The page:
Way back in the olden days when I first started hunting with my father, two of the older men in camp would light out at night with their hounds for a few hours to hunt raccoons.
I had no clue about this. My father didn’t hunt coons then so it was mysterious to me. How did they get around in the dark? Why didn’t they get lost? My father explained that they knew “the lay of the land and the treelines by moonlight.” I later understood what he meant after nighttime forays sneaking into a pond near my buddy’s house to fish and realizing just how well you could move around once your eyes adjusted.
|Old fashioned woodsmanship and new technology can pair nicely to help you tree more coons.|
Woodsmanship, honestly, is what those two older gents had. They knew where they were, where their hounds were by listening to the highballs and deep-throated rumbles, and they could tell where the raccoons were heading. They had things laid out in their heads like a map no one else could see.
Today, we’re blessed with technology that assists our woodsmanship skills. Some would say it blunts them, but I’m not in that camp. Not totally. I believe the GPS is handy like a compass, and that a smartphone can be a lifesaver when a flare or fire might not help. Likewise, I think a tracking collar for a coon or squirrel dog is a pretty doggone good idea.
Bird hunters have used tracking collars for years. Early models with a “beep … beep” replaced the bell that tinkled as a dog moved to and fro. Then we moved to beeps and crude tracking on a hand-held unit. The hunter could watch his dog move around in the field or, in the case of squirrel or raccoon hounds, see where they were in the woods.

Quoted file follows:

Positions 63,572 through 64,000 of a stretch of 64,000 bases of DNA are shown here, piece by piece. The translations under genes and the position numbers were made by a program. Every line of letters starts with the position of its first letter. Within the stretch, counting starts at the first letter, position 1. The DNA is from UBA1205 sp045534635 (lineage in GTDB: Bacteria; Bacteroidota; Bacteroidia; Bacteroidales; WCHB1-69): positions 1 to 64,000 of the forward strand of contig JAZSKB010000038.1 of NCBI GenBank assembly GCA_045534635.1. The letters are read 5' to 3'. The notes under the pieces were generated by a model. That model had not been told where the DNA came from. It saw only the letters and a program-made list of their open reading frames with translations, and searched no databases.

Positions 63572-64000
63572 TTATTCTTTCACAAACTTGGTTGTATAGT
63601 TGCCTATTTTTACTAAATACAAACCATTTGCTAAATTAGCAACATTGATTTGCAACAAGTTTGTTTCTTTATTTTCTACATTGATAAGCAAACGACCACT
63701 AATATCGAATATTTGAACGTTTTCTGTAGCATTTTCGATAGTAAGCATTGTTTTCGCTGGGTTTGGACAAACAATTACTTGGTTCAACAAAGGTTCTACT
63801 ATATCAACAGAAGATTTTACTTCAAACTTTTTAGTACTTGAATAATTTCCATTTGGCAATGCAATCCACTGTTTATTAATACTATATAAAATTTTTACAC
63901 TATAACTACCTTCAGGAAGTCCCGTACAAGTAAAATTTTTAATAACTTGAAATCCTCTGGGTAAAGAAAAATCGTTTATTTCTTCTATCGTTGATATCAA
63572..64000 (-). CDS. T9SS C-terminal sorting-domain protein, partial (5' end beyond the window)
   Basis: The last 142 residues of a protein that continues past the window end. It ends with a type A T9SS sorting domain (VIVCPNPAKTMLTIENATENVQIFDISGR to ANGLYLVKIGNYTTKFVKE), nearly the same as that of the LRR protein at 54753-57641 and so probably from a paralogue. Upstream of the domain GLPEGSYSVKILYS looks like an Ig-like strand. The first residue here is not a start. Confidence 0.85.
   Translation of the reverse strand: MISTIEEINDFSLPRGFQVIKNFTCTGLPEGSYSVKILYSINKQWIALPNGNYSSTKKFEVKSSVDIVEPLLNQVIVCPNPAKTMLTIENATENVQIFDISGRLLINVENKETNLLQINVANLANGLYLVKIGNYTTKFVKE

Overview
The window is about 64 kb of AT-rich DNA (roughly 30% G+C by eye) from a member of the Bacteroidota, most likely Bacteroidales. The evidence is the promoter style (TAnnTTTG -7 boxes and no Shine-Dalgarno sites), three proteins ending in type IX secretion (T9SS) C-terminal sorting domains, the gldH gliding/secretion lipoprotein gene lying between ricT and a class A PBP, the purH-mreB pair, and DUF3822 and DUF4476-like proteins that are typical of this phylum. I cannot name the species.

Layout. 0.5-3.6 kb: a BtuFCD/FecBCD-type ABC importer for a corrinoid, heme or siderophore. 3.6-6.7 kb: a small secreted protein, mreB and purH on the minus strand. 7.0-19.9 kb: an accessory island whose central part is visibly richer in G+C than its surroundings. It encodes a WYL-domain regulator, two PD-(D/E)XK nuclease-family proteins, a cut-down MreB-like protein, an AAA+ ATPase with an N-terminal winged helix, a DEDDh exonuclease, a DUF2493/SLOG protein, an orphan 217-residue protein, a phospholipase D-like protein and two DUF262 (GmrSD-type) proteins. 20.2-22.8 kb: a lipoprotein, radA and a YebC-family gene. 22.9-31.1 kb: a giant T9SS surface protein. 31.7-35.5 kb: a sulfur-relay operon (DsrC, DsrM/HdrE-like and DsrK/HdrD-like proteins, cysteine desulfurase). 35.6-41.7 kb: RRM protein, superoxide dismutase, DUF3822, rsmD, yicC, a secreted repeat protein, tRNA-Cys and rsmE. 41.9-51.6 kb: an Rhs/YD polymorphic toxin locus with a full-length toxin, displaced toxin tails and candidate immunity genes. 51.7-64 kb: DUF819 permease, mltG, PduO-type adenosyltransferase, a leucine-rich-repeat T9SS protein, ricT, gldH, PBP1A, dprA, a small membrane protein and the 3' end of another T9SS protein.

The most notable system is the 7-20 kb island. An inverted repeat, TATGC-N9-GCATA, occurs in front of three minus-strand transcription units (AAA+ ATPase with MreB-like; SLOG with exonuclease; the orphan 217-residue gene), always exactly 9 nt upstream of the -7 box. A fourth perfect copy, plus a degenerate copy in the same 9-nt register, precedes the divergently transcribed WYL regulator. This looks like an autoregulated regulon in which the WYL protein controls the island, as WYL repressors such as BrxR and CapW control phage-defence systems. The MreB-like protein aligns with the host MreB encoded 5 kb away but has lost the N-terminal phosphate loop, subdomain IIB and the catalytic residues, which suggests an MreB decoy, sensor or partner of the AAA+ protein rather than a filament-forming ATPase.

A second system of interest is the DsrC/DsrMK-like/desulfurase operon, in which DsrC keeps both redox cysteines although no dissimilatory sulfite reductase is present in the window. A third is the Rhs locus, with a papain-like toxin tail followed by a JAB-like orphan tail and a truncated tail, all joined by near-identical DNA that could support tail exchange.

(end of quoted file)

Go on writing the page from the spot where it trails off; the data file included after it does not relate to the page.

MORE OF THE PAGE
A few years ago I saw firsthand how far we’ve come with tracking collars. My two hunting pals and I pulled up to get set for our first cast. After putting the collars on, they made sure the Garmin Astro handheld receiver was synced. The dogs took off like hell was nipping at their tails, and we stood in the dark, with the soft glow of a tracking unit showing their route.
I was mesmerized. A child of Atari and Galaga (the greatest video game ever), who remembers my school’s first Xerox machine, was standing in hip boots looking at a gizmo showing me where a pair of hunting hounds was trailing a raccoon. It blew me away, and I loved it. For public land and unfamiliar terrain it was a Godsend. For familiar areas, we could discern routes and start heading toward a creek fork or crossing.
Technology used the right way in the outdoors is beneficial. We’ve seen it. Kids can learn from it. Heck, they can teach us old dogs with it. And it might even make hunting a little more interesting to them, too. Just remember to discuss woodsmanship and being smart with judicious use of technology. There’s a place for both, even with old dogs and coon hounds and collars that glow in the night.